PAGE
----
Survey of London: volume 41 - Brompton

Year published

1983

Author

F. H. W. Sheppard (General Editor)

Description

This, the third of the Survey’s four volumes devoted to Kensington, describes the southernmost part of the old parish, covering both sides of Brompton Road and then continuing westward between Old Brompton Road and Fulham Road as far as Brompton Cemetery. Renowned in the seventeenth century for the nurseries and market gardens of old Brompton, and the isolated genteel settlement of ‘Little Chelsea’ in Fulham Road, this area was by the time of the Survey’s study in 1983 a characteristic inner west London mix of well-to-do residences, exuberant shops, and streets of humbler but up-and-coming houses. The volume contains some notable set-pieces, such as Harrods, the Oratory, the Brompton Hospital and Brompton Cemetery (each of which is described in detail); but its main subject is the building-over of the various estates here from the early 1800s with streets, crescents and squares of houses, each demonstrative of their period — such as the urbane Regency-style stucco of Pelham and Egerton Crescents of the 1830s and ’40s, the rich classicism of The Boltons of the 1850s, and the High Victorian mix of styles in Redcliffe Square and surrounding streets of the 1860s and ’70s.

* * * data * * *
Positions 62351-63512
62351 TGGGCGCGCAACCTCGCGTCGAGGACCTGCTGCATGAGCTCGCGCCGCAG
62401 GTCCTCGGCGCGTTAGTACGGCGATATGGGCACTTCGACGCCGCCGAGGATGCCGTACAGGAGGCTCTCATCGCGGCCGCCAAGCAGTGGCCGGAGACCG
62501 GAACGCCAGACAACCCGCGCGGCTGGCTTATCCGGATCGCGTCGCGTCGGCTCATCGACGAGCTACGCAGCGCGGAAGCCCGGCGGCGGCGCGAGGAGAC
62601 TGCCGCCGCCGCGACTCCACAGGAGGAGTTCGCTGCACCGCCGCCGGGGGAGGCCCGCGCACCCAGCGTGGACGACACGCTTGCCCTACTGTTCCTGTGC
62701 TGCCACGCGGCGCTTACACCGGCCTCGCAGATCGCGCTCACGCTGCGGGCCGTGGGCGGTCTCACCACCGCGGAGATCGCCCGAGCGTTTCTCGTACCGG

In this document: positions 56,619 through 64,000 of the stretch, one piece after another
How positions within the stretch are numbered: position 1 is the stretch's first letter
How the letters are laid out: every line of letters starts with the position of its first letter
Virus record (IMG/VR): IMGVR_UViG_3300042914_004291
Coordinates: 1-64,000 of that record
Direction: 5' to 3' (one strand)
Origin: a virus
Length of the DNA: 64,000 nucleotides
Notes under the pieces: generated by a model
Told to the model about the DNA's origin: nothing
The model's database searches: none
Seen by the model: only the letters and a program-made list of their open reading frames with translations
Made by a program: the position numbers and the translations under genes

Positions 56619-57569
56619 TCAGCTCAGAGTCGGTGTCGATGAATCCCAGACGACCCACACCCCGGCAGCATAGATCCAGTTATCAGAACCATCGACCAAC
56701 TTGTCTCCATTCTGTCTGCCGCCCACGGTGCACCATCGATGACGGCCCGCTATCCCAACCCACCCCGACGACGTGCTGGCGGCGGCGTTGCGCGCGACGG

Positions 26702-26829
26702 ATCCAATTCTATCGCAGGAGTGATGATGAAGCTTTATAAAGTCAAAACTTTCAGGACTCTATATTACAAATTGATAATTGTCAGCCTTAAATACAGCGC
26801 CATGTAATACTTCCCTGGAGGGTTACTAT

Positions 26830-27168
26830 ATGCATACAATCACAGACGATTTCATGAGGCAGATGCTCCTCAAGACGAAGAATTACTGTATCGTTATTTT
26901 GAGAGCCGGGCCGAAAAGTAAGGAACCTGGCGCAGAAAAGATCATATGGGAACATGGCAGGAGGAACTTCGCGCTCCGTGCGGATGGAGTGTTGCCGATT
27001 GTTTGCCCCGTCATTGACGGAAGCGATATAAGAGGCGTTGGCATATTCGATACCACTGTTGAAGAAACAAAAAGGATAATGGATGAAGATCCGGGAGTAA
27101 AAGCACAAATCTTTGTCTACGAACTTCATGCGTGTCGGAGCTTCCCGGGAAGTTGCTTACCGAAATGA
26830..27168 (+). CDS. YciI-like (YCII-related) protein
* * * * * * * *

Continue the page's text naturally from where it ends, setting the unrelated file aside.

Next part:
Sponsor

English Heritage

Source

Survey of London (Secondary texts)

Places

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